For the next two days I was to be cosseted and swathed in theatrical luxury aboard Queensland rails latest and seriously sumptuous addition to its fleet of long distance trains. But this train stands well clear of the others by way of its refined, if ostentatious, elegance. If you have to ask the price of your ticket you shouldn't be here. The GSPE departs Brisbane in the afternoon for its stately 2000 km sojourn north to Cairns in Far North Queensland (FNQ). Creating the GSPE was a four year project that combined the special talents of Queensland Rail engineers and Venice�Simplon-Orient- Express group. The decor mimics luxury found on late Victorian and early early Edwardian Australian trains of that vintage.

The title "express" is something of a misnomer or wishful thinking on behalf of its designers. The GSPE hits warp speed at a lurching 55mph. Mental visions of us thundering theatrically through the night with screaming whistles, a massive iron monster belching steam and bodies being hurled from the train as we crossed international borders were dashed. Not even a "Pizzport plizz or ve place you under arrest, Ya?"

Ahh welI. I sat back and savoured my silver serviced afternoon tea delivered by a very unmenacing Mathew. I munched delicately fashioned smoked salmon sandwiches and deliciously unidentifiable little fancies that decorated my plate and thought of Theroux enjoying curdled yaks milk somewhere in the middle of China.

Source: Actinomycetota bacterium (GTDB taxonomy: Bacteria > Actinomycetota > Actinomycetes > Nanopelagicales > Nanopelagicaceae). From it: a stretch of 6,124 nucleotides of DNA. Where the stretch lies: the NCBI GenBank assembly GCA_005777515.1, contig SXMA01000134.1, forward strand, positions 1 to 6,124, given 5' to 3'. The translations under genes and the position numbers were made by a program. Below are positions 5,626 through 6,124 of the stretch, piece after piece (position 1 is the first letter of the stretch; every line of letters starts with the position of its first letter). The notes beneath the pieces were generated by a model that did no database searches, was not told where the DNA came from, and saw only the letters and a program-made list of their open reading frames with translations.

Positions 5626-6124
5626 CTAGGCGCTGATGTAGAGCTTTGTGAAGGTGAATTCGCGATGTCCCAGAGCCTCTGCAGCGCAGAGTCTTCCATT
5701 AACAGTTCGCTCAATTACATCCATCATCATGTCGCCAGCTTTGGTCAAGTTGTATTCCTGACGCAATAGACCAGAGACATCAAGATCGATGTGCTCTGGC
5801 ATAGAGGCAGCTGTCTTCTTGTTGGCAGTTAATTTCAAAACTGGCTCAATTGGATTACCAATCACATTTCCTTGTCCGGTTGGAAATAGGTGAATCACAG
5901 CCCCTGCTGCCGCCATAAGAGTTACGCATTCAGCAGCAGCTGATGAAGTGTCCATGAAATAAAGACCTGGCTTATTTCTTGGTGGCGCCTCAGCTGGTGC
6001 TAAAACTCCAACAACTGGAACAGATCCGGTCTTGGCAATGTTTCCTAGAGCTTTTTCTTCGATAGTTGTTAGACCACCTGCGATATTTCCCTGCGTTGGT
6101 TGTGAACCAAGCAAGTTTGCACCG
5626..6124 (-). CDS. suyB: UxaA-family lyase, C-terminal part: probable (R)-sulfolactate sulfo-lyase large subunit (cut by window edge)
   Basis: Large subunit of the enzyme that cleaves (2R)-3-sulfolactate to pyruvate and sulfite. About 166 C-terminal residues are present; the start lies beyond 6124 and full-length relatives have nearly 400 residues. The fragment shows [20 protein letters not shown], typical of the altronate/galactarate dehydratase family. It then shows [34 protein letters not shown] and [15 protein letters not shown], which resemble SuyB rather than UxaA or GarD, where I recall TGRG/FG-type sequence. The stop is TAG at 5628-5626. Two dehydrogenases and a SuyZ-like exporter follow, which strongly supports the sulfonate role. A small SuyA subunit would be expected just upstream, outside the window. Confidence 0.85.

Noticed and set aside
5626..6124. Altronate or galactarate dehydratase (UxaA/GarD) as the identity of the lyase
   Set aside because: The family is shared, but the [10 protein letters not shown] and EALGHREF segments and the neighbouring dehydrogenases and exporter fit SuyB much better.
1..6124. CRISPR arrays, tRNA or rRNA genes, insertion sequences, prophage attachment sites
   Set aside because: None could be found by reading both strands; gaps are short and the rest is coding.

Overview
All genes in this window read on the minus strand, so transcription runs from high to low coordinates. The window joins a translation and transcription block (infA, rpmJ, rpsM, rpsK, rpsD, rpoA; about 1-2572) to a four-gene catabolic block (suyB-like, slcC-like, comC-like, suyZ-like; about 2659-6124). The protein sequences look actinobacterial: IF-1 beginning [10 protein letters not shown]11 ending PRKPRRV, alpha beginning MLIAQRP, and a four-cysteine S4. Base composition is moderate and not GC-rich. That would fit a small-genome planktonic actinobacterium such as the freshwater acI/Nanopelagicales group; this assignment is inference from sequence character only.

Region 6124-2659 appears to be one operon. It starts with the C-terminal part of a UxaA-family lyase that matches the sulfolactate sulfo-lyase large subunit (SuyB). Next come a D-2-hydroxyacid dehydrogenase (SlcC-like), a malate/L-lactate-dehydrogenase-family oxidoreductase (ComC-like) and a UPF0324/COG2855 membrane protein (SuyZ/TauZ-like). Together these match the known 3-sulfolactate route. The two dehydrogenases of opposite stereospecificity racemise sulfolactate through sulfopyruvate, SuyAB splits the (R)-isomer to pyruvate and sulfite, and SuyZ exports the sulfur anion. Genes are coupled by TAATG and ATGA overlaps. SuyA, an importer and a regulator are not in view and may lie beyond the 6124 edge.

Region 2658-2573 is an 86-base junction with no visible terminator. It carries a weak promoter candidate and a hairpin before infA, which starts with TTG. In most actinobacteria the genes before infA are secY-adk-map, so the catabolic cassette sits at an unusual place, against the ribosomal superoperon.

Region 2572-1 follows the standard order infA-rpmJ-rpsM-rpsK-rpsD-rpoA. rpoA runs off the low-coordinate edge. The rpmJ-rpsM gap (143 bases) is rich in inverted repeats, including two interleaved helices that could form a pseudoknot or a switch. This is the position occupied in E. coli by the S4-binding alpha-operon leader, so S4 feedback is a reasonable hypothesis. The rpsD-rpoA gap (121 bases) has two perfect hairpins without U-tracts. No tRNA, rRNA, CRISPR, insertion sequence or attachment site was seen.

We lurched on into the sunset being greeted with whistles, hoots and waves by orange clad railway gangs and sugar cane farmers trundling endlessly up and down freshly planted sugar cane fields on dust encrusted tractors.

From this point on the journey took on an aura of almost Gilliganesque fantasy.

There were millionaires. There was a professor. There was a banker. There was the glamorous blues singer. There was even a Hollywood screenwriter. And a stunning blonde British socialite afflicted with an erotic upper class lisp and there was a captain (albeit of a jumbo jet and not a leaking fishing boat) and we were heading for tropical islands.

Dinner was approaching but first there were the pre feast drinkies at the rear of the train where half the car is open. We supped champagne at ten bucks a pop. Liberally infused with the nectar of the grape the next trick was to make it way up to my boudoir sixteen carriages and thirty two doors away. I soon learnt, along with my well heeled companions, not to leave anything that you might need back in your cabin. It's a long, sometimes bruising hike away from the action end of the train (namely the bar car) to get forgotten cameras, cigars, condoms or items of clothing etc.

The trick (quickly learned from the staff) is to pick your moment and dash up between the slender polished and richly engrained timbers of the companionway. The knack is to predict the sway. It's not pretty to watch but effectively reduces the bumps received as the carriage sways. (Due to an historical anomaly states of Australia have different gauge tracks. Queenslands are more slender than the southern states. Bogies are changed at the borders to facilitate differing rail widths.)